SQLite's default ON CONFLICT algorithm

Gerhard Häring gh at ghaering.de
Mon Aug 18 13:33:48 CEST 2008


egbert wrote:
> Yes, I know that this is off-topic, but I feel justified by sqlite3 
> being a builtin.
> 
> The default ON CONFLICT algorithm in SQLite is ABORT.
> The SQLite documentation ("ON CONFLICT clause") says that when
> a constraint violation occurs under ABORT, no rollback is executed,
> so changes from prior commands within the same transaction are
> preserved.
> Isn't this a strange choice for a default ? 

No, it's just like every other database error - the command fails but 
the connection is left untouched.

> After all, you expect that either all changes within a transaction 
> are preserved, or that nothing at all is preserved.

Sure, the successful ones ;-)

> The Python Library Reference on sqlite3 says in paragraph 13.13.5
> that I should not use the ROLLBACK conflict algorithm in my sql.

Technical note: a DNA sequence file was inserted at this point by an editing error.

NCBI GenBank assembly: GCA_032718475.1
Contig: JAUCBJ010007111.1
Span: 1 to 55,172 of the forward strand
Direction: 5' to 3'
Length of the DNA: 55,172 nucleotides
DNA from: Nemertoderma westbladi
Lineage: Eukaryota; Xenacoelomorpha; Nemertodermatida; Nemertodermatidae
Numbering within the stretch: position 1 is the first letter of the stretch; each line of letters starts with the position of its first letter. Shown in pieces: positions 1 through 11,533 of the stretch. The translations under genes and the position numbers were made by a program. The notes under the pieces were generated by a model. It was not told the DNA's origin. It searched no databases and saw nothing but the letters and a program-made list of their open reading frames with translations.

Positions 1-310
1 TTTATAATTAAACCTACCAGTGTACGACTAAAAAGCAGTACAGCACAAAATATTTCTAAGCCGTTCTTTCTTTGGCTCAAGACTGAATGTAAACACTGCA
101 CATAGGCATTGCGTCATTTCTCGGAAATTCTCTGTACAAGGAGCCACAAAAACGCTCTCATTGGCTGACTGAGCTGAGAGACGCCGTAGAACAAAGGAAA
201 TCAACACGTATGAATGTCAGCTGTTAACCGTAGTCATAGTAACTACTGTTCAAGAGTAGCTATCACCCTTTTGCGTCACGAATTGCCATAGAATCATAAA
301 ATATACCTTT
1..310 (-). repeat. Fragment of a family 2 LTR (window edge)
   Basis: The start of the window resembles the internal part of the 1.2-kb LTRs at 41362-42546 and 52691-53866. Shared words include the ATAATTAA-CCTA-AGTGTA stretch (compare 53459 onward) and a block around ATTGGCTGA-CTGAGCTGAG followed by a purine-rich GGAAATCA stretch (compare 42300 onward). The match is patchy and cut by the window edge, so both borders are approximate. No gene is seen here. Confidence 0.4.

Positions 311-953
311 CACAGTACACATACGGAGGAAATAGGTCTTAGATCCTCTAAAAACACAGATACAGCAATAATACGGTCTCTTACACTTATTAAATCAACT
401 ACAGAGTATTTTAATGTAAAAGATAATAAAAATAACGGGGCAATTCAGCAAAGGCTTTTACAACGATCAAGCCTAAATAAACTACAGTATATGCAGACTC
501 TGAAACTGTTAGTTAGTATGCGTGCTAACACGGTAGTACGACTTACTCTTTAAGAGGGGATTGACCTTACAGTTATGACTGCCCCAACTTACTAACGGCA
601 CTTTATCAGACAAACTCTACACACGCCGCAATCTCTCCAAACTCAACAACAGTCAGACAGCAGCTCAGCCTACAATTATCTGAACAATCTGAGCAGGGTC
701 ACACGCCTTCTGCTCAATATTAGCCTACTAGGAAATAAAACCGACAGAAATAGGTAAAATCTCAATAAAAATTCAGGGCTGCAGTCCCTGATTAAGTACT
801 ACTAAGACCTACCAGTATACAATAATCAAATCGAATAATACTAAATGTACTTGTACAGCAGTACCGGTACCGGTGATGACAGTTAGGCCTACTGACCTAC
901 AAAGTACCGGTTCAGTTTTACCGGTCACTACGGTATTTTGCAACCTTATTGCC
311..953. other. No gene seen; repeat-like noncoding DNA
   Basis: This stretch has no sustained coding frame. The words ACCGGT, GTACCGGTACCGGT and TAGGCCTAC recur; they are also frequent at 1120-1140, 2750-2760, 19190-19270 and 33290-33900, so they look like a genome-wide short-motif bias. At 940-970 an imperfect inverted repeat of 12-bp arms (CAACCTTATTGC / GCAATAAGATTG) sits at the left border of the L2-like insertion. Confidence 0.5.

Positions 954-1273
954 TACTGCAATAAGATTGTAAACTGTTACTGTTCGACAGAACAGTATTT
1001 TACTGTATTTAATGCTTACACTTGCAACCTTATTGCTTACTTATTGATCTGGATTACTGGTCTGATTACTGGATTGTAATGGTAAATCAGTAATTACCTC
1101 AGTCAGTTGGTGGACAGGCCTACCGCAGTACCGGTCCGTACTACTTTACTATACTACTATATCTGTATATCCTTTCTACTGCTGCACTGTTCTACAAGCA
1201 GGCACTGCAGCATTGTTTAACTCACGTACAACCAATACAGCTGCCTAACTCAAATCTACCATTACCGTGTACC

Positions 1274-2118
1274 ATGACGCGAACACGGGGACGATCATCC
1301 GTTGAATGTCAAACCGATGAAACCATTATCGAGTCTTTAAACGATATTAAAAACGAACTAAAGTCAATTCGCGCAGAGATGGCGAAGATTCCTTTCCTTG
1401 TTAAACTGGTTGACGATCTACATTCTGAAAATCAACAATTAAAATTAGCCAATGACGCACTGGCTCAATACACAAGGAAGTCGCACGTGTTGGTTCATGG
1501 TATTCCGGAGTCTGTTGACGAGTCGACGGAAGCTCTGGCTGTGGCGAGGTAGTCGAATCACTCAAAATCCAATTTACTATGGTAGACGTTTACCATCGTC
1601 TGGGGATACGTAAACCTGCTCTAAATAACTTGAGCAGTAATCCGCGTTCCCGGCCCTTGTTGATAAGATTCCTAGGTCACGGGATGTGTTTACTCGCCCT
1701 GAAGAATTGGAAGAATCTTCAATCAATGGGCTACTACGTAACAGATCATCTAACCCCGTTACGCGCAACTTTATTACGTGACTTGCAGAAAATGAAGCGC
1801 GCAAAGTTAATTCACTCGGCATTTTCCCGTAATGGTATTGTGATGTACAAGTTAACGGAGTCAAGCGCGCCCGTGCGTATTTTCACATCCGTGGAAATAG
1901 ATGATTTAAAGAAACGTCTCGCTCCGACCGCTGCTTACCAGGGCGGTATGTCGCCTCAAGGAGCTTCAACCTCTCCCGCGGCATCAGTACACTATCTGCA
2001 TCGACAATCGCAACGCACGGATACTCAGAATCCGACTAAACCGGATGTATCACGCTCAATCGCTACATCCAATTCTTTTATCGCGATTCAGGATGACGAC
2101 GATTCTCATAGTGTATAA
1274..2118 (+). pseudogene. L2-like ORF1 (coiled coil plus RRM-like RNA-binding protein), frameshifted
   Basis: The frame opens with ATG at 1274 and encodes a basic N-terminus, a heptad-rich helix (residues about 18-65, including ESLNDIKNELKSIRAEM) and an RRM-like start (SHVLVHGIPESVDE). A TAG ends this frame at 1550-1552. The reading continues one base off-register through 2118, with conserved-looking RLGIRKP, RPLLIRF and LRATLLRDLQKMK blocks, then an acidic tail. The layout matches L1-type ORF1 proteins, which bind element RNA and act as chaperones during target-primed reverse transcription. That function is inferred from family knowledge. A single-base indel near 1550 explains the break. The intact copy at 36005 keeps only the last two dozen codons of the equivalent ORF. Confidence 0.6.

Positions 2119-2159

> Instead I have to catch the IntegrityError and call the rollback method.

FWIW, this restriction is not any longer true in Python 2.6 and 3.0 btw. 
You can now safely use "ON CONFLICT ROLBLACK" with the sqlite3 module.

> Does that mean that I have to wrap all multi-command transactions
> in a try-except if I don't like the default ABORT choice ?

Well, you have to do that *always* anyways if you want your app to 
behave correctly. Typical usage of the DB-API looks like this:

cur = con.cursor()
try:
    cur.execute(...)
    cur.execute(...)
    cur.execute(...)
    con.commit()
except <DB-API-MODULE>.DatabaseError:
    con.rollback()

With the sqlite3 module, there's a shortcut:

from __future__ import with_statement

with con:
   cur.execute(...)
   cur.execute(...)
   cur.execute(...)

which does exactly the same as the code above.

-- Gerhard




More information about the Python-list mailing list